(Reuters) – The US Securities and Exchange Commission said on Monday that it charged three Charles Schwab Corp. investment advisers’ subsidiaries for failing to disclose less profitable fund allocations and misleading their clients with robo-advisors.
Without acknowledging or denying the SEC’s allegations, the subsidiaries will pay $ 187 million to settle the allegations, the SEC said in its order.
From March 2015 to November 2018, Schwab said that its robo-advisors would seek “optimal returns” for investors, while the real estate agency’s own data actually showed that under most market conditions, the cash in the portfolios would make clients make less money even while they take the same risk, the SEC found.
Schwab had no immediate response to a request for comment.
The Texas-based company announced that the robo-advisor had neither advisory nor hidden fees, but did not tell clients about this cash burden on their investment. In turn, it made money on the cash allocations in the robo-advisor̵7;s portfolios by sweeping the money to its subsidiary bank, lending it and then keeping the difference between the interest it earned on the loans and what it paid in interest to robo-advisor clients, the SEC said.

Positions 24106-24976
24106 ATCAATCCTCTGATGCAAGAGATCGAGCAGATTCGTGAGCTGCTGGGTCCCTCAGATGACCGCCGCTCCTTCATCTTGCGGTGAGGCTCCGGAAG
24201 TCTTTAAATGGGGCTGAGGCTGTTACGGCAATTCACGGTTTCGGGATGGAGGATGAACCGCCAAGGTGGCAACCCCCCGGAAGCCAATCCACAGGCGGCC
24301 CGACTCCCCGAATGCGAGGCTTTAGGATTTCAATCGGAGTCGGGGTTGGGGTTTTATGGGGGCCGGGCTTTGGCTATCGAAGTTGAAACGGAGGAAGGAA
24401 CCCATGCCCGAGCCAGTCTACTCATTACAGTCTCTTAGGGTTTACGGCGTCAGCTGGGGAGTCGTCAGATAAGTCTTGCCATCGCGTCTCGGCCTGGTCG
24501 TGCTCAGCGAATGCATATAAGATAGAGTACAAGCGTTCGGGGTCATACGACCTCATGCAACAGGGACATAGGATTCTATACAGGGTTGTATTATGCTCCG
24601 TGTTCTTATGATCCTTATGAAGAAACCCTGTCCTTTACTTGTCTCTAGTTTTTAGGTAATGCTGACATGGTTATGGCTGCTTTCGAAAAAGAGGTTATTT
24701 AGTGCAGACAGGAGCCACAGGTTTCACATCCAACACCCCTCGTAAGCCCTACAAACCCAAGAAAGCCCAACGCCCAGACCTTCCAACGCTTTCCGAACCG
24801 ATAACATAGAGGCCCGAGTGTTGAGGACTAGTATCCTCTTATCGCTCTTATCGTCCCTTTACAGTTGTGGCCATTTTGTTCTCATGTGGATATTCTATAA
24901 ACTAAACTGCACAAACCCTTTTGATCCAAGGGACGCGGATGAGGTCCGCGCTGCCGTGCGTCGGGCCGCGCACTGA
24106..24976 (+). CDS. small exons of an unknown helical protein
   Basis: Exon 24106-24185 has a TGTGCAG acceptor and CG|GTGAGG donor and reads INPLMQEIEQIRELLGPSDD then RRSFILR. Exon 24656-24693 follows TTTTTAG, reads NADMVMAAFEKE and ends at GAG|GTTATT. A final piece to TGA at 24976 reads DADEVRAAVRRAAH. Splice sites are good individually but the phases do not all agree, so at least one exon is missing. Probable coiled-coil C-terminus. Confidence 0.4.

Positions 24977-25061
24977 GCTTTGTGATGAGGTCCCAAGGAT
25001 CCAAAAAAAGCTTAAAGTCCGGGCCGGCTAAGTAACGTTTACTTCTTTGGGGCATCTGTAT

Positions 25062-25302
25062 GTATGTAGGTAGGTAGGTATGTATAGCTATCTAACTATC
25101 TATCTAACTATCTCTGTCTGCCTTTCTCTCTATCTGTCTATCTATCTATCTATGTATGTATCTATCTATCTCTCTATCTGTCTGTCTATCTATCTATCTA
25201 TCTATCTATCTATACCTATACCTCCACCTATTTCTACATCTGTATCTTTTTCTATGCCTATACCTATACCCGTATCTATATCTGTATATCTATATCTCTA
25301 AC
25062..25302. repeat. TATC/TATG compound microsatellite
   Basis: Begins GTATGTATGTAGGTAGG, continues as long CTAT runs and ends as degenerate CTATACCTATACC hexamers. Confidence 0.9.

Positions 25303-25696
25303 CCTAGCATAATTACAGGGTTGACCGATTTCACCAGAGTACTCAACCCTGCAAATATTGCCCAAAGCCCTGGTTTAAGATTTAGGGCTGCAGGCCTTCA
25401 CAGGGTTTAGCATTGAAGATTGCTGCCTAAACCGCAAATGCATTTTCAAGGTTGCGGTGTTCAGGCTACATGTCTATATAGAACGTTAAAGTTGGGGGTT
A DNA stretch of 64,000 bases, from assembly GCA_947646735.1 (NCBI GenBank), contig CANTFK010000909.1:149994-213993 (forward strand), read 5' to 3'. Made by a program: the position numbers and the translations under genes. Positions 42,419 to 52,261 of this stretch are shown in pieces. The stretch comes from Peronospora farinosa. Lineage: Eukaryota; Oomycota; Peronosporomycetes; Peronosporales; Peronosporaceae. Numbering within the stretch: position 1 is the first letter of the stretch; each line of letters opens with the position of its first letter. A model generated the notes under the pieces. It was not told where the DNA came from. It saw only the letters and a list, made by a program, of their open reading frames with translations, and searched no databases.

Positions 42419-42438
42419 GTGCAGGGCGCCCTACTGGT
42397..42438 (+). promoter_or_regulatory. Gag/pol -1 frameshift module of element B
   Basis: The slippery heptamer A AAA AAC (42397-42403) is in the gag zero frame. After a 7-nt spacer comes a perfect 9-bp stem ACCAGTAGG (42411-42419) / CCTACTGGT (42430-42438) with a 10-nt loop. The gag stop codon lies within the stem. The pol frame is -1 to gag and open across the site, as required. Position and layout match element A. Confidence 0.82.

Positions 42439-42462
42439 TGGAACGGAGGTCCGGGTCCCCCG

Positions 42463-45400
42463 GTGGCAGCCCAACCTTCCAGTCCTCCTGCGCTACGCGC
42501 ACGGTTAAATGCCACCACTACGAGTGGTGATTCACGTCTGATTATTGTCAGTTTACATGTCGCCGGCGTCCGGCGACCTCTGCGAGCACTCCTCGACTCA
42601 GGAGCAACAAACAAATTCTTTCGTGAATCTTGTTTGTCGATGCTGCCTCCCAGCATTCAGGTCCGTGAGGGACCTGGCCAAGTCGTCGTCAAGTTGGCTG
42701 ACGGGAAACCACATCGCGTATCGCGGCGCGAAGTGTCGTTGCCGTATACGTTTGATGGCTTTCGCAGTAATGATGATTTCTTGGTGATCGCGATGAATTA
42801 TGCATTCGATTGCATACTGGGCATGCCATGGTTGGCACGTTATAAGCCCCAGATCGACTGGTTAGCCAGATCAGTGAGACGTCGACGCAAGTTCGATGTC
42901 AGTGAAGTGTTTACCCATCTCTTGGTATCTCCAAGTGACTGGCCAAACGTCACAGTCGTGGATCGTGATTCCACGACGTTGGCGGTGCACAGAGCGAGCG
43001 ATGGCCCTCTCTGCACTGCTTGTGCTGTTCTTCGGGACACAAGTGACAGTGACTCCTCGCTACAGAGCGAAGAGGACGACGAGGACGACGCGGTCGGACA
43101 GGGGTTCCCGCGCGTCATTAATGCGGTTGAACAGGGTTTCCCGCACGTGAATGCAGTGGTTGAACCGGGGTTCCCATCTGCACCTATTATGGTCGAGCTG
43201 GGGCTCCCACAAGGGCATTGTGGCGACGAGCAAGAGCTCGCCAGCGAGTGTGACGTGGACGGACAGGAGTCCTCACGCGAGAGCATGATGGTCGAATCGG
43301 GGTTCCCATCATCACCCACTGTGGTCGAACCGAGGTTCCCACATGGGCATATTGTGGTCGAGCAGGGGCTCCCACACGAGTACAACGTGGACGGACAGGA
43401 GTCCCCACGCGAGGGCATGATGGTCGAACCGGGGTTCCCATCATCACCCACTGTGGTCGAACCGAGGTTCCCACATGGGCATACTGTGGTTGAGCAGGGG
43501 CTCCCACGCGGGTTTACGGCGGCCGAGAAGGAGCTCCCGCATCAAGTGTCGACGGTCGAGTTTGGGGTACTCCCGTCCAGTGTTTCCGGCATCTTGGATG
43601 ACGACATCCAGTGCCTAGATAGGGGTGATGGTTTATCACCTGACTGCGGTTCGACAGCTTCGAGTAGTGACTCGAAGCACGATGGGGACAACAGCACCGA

“Schwab claimed that the amount of cash in its robo-advisers ‘portfolios was determined by sophisticated financial algorithms designed to optimize their clients’ returns when it was in fact determined by how much money the company wanted to make,” said Gurbir Grewal, SEC supervisor.
“Schwab’s behavior was extreme and today’s actions send a clear message to advisers that they must be transparent with customers about hidden fees and how such fees affect customers’ returns.”
The SEC’s order comes when Wall Street’s watchdog has intensified scrutiny of brokerage firms’ use of robo-advisors and the often misleading returns to investors about returns. It has also issued a series of regulatory proposals aimed at increasing investor disclosure, including one on digital engagement methods, among others.